June 16, 2010

The difference between estimated and actual plans

Optimization takes place before execution, so in one sense, any query plan is an estimated plan. But when you request an actual plan, SQL Server will actually execute each statement as it displays the plan, so the plan for subsequent statements can change after the earlier statements are executed. In addition, SQL Server adds additional information to the actual plan, after the execution takes place. As mentioned last time, the actual plan includes the number of processors used to execute the query. It will also include the number of rows returned from each step of the plan as it is executed, and the number of times each step is executed. If you are executing a plan that has already been cached and is now being reused, the actual plan will include both the parameter values the plan was originally compiled with and the parameter values used during execution.

i) You cannot use estimated plans for temp tables, you will get an error because the plan for the SELECT cannot be generated when the temp table does not exist

ii) One of the main reasons that the actual plan may different from the estimated plan is because of data changes to your data. In general (and assuming you have the option 'auto update statistics' enabled) if more than 20% of the data in a table changes, the optimizer will detect stale statistics and update them automatically. The updated statistics will then trigger a recompile.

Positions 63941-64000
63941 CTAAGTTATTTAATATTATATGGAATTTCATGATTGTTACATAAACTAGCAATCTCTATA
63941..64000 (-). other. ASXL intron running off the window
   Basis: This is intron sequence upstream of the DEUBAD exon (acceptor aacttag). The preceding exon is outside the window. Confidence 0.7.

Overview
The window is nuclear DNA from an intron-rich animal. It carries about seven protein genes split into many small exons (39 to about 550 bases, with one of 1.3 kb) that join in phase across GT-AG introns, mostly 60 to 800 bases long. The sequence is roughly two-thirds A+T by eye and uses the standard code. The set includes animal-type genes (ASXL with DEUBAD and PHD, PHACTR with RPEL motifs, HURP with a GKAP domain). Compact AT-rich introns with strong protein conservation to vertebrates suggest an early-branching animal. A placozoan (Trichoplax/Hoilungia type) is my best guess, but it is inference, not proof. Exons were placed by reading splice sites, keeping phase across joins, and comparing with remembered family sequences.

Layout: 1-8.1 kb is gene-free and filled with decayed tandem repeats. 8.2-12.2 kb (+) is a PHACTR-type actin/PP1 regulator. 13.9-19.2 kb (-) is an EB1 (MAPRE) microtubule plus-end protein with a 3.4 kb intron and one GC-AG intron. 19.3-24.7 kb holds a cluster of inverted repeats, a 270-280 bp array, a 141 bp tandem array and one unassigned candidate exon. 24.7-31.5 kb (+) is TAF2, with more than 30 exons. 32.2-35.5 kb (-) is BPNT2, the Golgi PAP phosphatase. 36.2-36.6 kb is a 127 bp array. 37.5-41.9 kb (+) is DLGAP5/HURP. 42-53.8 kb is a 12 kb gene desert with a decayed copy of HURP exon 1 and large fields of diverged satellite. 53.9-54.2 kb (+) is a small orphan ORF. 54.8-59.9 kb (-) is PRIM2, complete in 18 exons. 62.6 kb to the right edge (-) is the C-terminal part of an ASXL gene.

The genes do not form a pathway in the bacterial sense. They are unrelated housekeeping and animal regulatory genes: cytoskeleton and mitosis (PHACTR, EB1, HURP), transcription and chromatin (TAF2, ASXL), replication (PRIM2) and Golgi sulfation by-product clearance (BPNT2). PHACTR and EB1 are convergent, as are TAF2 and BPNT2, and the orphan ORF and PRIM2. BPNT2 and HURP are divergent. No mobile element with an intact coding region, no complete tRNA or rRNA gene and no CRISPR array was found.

iii) parameterised stored procedure - The first time you run the procedure, a estimated plan will be built based on the first parameter. The second time you run the procedure, the original plan will be used, and the statistics should show that SQL Server is performing more reads than there are pages in the table.
Seeing the different values used for compilation and execution can lead you to suspect an issue with parameter sniffing.

You can request that SQL Server display ESTIMATED plans without executing the query with any of the following options:




For graphical estimated plans, you can use the Query | Display Estimated Execution Plan menu option. This can be invoked with a toolbar button, or with Cntl-L.

You can request that SQL Server display actual plans with any of the following options:



1 comment:

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